Scaphoid Fracture

A scaphoid (navicular) fracture is a break in one of the small bones of the wrist. The most frequent scenario for this kind of fracture is a fall onto an extended hand.


Pain and swelling are frequently experienced by sufferers of scaphoid fractures in the anatomic snuffbox and on the wrist’s thumb side. When you move your thumb or wrist, or when you attempt to squeeze or hold something, the pain may become intense.

It might not be clear that your scaphoid bone is damaged unless your wrist is malformed. Some scaphoid fractures cause mild pain that could be mistaken for a sprained wrist.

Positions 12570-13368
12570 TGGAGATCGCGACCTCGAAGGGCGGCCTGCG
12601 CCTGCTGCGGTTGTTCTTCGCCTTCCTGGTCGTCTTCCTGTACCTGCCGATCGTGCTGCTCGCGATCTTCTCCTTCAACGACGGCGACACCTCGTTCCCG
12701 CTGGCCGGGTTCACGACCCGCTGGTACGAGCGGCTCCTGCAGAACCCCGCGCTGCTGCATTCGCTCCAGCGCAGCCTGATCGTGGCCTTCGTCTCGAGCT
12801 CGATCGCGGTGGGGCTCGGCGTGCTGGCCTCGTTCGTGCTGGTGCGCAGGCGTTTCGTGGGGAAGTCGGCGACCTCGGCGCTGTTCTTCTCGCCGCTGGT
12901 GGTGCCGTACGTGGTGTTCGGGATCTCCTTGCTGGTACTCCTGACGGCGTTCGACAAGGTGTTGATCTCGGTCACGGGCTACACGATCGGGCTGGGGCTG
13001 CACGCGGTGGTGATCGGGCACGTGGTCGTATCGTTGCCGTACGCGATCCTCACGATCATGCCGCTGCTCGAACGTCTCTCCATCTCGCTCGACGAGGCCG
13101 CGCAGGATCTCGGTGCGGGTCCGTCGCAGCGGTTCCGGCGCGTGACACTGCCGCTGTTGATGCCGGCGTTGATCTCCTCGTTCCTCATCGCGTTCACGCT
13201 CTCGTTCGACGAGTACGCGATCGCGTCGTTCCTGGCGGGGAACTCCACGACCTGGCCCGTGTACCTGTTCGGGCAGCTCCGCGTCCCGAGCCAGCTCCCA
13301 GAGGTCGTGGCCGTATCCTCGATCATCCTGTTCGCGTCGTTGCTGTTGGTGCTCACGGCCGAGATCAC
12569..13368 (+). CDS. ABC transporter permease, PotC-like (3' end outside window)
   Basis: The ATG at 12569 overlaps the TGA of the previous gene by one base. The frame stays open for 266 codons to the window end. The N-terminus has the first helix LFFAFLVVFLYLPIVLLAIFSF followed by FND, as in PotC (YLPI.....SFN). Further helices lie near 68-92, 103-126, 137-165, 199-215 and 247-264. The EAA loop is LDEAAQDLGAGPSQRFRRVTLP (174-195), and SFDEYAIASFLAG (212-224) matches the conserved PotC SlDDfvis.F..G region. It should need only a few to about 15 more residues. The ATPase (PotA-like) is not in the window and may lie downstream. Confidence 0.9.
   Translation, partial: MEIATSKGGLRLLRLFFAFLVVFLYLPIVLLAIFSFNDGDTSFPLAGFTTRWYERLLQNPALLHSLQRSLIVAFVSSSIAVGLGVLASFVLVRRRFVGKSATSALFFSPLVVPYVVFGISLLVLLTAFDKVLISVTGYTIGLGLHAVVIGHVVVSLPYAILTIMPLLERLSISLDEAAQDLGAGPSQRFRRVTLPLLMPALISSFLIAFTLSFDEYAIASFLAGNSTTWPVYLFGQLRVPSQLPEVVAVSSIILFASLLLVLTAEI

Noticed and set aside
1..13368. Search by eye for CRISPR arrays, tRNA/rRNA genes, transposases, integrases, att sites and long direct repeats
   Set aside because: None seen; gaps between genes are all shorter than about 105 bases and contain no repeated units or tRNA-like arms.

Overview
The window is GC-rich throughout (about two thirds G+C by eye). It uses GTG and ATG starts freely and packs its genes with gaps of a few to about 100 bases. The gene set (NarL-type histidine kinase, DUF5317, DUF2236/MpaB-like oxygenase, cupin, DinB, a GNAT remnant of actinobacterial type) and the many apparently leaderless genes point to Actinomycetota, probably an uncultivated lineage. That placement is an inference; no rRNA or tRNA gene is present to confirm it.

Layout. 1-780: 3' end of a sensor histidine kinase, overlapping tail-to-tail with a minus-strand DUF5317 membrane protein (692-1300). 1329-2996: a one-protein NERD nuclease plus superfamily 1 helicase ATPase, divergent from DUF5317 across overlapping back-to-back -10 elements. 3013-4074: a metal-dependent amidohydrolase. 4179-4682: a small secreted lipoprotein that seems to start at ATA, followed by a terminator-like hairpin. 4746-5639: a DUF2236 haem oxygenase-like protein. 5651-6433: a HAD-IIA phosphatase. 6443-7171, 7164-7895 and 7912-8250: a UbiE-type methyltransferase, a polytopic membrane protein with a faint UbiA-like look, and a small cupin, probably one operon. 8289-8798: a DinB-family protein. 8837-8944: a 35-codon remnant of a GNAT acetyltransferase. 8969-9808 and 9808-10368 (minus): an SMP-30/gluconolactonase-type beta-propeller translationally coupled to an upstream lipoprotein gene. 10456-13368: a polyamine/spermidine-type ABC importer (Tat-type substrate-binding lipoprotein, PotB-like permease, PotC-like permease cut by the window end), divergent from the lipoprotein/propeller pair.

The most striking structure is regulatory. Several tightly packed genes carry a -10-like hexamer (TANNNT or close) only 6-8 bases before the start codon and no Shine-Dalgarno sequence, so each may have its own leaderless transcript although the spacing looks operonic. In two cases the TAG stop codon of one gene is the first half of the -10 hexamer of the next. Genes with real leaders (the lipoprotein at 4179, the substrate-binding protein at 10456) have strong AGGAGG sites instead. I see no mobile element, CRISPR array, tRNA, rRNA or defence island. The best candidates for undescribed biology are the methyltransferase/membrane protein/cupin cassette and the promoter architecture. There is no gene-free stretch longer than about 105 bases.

It’s crucial to consult a doctor if your wrist pain persists after a day of injury because it could be an indication of a fracture. Scaphoid fractures should be treated as away to help prevent any potential consequences.


Typically, a scaphoid fracture happens when you fall onto your palm with an outstretched hand. Depending on how the hand lands, the larger forearm bone (the radius) may also fracture in this kind of fall.

Injuries can also occur during athletic events or auto accidents.

People of all ages, including kids, can sustain scaphoid fractures.

There aren’t any particular conditions or risk factors that increase your likelihood of developing a scaphoid fracture. According to several research, wearing wrist protectors while engaging in high-intensity sports like inline skating and snowboarding can lessen the risk of shattering a wrist bone.